|Publication number||US5745175 A|
|Application number||US 08/538,074|
|Publication date||Apr 28, 1998|
|Filing date||Oct 2, 1995|
|Priority date||Oct 2, 1995|
|Publication number||08538074, 538074, US 5745175 A, US 5745175A, US-A-5745175, US5745175 A, US5745175A|
|Inventors||Eric C. Anderson|
|Original Assignee||Flashpoint Technologies, Inc.|
|Export Citation||BiBTeX, EndNote, RefMan|
|Patent Citations (4), Referenced by (208), Classifications (6), Legal Events (6)|
|External Links: USPTO, USPTO Assignment, Espacenet|
The present invention relates generally to electronic imaging systems such as digital cameras. In particular, the present invention relates to systems and methods for providing the user with information as to the portion of an image that is in focus.
As cameras have developed from manual control to more and more complete automatic control, many methods of focus have been developed, with various levels of capability. A variety of still cameras are presently commercially available that include such features as an "automatic" focus lens. Such cameras with the automatic focus feature, automatically gather focusing information and adjust the lens of the camera to bring the image received by the camera at the moment the picture is taken into focus. Conventionally, such auto-focus cameras selected predetermined areas in the image to be captured as points that must be in focus. A particular problem with such auto-focus cameras is that they do not provide the user with any feedback or information as to the portions of the image that will be in focus when the picture is taken. Since the image is viewed through a false lens, the user must hope the portion of the image of importance is in focus when the picture is taken or hope that the portion of the image of importance falls within an area used by the auto focus mechanism.
For film-based still cameras, the "state of the art" is a "multi-beam" technology (multiple IR beams) or multiple spot focus technology, which senses more than one location in the image capture area to determine the "best" focus. The reason for using multiple points or spots comes from the failure of central spot focus from handling common situations, such as two people standing side by side in front of a wall. A "single beam" or single spot focus camera will typically focus on the wall rather than the people.
With multi-beam or multiple spot technology, common focus errors can be avoided. For example, with three focus spots, one in the center, and the other two on the left and right of center, you can detect that there are objects closer to the camera than indicated by the center spot. One simple algorithm is to focus on the closest object detected. Note, however, that this arrangement of sensing spots will not work if the camera is turned to take a portrait rather than landscape picture. In this case, the sensing spots may all fall on the wall between the two people being photographed.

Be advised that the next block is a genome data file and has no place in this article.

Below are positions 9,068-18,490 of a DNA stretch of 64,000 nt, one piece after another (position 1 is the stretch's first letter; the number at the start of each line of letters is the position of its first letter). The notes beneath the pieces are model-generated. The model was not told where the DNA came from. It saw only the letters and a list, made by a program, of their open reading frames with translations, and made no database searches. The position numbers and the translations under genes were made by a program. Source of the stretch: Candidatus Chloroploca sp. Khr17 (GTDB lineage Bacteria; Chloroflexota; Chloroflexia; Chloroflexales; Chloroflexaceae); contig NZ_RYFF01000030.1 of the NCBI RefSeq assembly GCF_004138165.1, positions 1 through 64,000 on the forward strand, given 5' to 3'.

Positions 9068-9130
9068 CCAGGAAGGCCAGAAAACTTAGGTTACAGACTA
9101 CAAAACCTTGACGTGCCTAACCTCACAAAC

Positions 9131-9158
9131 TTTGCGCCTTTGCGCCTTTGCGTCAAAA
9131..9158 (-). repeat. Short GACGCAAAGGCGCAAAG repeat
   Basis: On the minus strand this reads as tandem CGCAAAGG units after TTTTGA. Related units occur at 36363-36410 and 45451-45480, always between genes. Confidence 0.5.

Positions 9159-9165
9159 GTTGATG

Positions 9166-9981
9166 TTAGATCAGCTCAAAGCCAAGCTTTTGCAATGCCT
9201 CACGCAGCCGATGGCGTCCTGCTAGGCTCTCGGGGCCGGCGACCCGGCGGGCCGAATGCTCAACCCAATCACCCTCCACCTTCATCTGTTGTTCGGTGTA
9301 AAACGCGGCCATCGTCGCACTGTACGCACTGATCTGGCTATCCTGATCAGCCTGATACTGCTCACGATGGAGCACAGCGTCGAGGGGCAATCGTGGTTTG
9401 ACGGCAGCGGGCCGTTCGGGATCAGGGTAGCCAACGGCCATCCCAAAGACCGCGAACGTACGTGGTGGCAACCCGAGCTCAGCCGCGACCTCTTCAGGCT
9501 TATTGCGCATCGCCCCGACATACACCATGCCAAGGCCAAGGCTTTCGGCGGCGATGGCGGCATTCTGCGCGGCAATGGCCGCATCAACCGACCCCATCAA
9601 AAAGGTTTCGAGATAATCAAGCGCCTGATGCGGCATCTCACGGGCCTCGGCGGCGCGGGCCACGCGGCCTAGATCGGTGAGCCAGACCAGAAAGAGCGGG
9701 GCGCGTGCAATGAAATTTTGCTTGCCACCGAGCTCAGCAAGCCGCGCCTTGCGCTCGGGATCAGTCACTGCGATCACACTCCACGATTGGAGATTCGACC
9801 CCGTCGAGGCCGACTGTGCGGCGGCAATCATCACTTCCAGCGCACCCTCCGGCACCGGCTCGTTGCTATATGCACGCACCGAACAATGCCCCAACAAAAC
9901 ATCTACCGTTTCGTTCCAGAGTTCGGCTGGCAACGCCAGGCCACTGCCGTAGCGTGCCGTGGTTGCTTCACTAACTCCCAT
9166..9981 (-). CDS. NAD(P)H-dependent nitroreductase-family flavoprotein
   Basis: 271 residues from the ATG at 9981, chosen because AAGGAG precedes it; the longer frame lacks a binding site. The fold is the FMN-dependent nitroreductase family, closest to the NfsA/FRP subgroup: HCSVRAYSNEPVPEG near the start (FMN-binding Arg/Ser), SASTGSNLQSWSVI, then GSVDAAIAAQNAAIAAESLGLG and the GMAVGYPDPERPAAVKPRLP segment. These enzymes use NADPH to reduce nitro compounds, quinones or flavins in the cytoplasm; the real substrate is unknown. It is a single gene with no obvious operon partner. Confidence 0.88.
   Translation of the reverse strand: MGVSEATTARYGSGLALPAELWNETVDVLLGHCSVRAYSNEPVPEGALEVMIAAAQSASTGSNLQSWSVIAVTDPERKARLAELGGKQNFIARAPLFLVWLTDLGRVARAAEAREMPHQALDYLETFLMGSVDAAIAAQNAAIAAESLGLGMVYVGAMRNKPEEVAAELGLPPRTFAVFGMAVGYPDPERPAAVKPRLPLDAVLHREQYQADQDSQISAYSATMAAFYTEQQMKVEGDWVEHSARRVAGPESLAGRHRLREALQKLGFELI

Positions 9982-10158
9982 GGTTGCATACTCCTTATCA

The limitations of these cameras comes from the added cost of sensing more and more of the image. Also, as you add more sensors, computational requirements rise rapidly, and algorithmic complexity rises with it.
Even with cameras that allow the user to view the image to be captured through the current settings of the actual lens, such as a single lens reflex (SLR) camera or a digital camera with a live view finder, identifying the portions of the image that are in focus can be particularly problematic. The image to be captured is typically displayed in a view finder with the image significantly reduced in size. Moreover, the resolution and picture quality of such view finders is very poor.
Therefore, when viewing an image to be photographed or captured it is very difficult to identify the portions of the image that are in focus. Because of the poor resolution and small size of the images, in many instances it is not possible to determine the portions of the image that are in focus. This problem is even more significant for digital cameras since ideally, the user will view the image through the view finder for only a few seconds before deciding whether to take the picture, change the view or adjust the focus. Moreover, in the normal use of such cameras, it is very difficult for the user to determine the portion of the image that is in focus, especially when under pressure of the moment to get a picture. It is very common for users, even with SLR and digital cameras, to get out of focus pictures. Thus, there is need for a system that alerts the user as to the portion of the image that is in focus.